Agroecology - What the LED contributes to reducing hunger in Subsaharan-Africa
Text für the media, October 9, 2023
A massive deterioration of the economic and political framework conditions - especially for the poorest population groups in sub-Saharan Africa - threatens to reverse the progress made in recent years towards achieving SDG 2. The Liechtenstein Development Service (LED) is working with partner organisations to stop the negative trend.
(Schaan, 9 October 2023) More than one third of all people suffering from hunger or malnutrition live in Africa. It is therefore not without reason that more than 50% of the LED funds flow into more than 20 projects in Tanzania, Zimbabwe, Mozambique, Senegal, Mali and Burkina Faso. SDG 2 - «No Hunger» is a central concern of LED as a bilateral donor of Liechtenstein. «With this orientation, we are increasingly strengthening local actors (smallholders, advisors, governments) and thus accelerating the change towards sustainable food systems with a focus on agroecology (AÖ). Even as a small organisation, we can achieve a lot in close cooperation with partners», summarises LED-CEO Director Andreas Sicks.
Barren soil instead of full supermarket shelves
The majority of the rural population in sub-Saharan Africa has little access to the knowledge needed to practise productive, sustainable agriculture with limited resources. Farmers sow on poorly fertile, degraded soils, with unsuitable seeds and fertilisers, inadequate irrigation and often without know-how about «best practices» in the choice of their cultivation methods and in the proper storage of the harvest. In this situation, Liechtenstein's support can make a tangible difference. Be it by offering local actors and smallholders qualified practical advice on the spot for their entire value chain, this also includes practical measures such as the provision of high-quality seeds and implements, if needed. Liechtenstein's commitment further helps to improve political and structural framework conditions, e.g. access to sales markets, and puts agricultural universities and schools in a position, for example, to conduct research projects independently and offer students tailor-made curricula and training modules.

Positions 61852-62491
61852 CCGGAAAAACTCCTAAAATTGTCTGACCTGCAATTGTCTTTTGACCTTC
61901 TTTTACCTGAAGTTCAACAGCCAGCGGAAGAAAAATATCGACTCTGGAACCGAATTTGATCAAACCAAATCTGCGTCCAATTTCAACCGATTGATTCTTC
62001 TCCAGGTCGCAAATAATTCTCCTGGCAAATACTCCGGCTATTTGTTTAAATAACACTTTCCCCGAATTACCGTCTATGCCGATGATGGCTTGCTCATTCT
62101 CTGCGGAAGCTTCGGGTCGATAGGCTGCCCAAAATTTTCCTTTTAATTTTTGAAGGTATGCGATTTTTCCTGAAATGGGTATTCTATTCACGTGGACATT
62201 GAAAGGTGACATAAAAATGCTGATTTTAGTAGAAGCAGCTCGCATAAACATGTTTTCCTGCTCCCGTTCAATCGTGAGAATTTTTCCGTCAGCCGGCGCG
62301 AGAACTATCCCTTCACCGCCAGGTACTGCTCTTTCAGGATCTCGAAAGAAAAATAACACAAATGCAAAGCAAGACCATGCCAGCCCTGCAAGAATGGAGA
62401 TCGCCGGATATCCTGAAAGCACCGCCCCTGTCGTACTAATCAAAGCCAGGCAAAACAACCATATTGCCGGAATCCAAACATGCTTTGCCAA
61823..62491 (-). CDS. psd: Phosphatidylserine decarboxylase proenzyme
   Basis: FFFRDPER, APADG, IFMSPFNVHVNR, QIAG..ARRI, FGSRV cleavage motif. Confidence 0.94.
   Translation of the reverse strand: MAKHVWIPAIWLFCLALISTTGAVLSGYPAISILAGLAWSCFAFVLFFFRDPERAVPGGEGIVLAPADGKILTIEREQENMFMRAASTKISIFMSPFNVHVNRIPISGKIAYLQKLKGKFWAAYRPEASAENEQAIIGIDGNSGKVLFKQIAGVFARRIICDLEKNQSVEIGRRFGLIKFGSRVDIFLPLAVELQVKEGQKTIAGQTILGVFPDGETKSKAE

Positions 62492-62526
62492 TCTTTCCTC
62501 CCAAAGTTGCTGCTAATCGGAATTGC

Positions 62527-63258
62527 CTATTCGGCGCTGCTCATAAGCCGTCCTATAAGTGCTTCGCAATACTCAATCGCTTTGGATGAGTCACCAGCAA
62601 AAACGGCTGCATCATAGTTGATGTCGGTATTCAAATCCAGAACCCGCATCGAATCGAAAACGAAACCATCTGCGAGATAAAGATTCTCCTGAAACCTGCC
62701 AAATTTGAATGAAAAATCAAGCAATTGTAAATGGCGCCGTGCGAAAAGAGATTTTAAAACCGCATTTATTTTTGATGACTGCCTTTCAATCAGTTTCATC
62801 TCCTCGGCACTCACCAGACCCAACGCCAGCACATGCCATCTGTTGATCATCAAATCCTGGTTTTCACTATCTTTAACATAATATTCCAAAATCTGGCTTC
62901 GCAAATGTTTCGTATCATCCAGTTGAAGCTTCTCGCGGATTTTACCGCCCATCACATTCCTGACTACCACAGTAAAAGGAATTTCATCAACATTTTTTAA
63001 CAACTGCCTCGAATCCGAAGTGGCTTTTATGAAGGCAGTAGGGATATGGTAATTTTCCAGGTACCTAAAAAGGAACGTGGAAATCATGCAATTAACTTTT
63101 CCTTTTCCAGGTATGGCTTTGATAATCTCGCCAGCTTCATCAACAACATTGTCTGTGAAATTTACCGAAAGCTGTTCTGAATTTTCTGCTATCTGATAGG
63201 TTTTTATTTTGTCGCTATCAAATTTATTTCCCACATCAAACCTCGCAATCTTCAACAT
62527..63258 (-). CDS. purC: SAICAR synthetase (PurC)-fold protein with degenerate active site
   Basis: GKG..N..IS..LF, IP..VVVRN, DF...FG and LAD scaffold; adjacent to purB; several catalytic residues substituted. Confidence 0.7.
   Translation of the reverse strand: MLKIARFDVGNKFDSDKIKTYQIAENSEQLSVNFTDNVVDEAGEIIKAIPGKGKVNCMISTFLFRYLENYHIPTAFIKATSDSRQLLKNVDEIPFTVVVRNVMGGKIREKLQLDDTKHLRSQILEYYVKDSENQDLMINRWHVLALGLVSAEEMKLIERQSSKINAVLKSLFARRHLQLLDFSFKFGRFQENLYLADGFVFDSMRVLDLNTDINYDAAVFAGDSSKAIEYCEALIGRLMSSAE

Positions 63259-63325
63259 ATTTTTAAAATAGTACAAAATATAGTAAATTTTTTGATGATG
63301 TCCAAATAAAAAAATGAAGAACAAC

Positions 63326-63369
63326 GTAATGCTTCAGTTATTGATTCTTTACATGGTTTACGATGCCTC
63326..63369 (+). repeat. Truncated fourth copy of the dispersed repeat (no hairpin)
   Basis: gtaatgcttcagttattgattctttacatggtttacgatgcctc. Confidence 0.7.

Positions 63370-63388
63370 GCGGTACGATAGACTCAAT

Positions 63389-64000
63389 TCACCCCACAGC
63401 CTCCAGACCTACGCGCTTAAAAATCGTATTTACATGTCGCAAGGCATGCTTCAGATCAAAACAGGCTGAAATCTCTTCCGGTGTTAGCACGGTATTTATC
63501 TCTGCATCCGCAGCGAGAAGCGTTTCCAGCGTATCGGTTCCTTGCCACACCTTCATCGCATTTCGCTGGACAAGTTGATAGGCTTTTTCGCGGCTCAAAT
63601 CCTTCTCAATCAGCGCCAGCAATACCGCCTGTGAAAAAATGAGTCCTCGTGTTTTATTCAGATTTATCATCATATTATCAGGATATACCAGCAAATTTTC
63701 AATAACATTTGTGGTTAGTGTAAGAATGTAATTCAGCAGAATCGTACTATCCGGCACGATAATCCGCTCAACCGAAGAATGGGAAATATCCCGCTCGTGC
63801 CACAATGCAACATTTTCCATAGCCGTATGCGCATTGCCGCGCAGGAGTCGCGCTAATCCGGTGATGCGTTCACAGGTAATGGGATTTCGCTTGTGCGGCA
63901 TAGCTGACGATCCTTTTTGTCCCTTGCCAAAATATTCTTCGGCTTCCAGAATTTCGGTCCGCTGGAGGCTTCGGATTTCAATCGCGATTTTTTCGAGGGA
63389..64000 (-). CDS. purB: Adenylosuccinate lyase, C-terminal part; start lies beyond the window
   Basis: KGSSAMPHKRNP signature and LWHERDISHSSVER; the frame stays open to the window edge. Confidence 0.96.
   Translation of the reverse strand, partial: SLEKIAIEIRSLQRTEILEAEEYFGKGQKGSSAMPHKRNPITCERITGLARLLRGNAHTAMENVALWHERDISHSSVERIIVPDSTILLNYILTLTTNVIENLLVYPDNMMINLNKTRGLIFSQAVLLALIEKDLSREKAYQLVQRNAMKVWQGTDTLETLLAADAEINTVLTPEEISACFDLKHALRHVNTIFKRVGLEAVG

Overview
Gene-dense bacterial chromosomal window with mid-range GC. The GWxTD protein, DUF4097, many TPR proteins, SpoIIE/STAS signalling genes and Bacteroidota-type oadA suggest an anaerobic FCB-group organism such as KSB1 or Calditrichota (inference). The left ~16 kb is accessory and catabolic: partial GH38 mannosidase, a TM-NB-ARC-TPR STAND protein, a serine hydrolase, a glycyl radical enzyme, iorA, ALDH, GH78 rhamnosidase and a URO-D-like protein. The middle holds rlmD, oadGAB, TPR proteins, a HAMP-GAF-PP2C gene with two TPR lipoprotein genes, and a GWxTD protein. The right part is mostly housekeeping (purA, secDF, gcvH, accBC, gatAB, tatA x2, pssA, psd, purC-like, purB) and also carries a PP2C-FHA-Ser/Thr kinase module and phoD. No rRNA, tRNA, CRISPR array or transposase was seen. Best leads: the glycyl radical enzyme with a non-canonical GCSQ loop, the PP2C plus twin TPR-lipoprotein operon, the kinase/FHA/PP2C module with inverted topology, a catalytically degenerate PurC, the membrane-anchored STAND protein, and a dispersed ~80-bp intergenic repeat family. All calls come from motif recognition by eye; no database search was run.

Agroecology as a compass for good agriculture
Agroecology is not only science, but also a practical method. It is the compass for a transformation towards sustainable food systems. Organic systems produce high yields overall while protecting the environment and conserving resources. They enable healthier products and higher incomes, create fair framework conditions and include biodiversity and animal welfare. The organic approach also requires intensive knowledge transfer and strong networking both among local producers and with other market participants. For this reason, the LED also supports selected regional agroecology conferences.
Contact for the media: Alexandra Ospelt, +423 222 09 79
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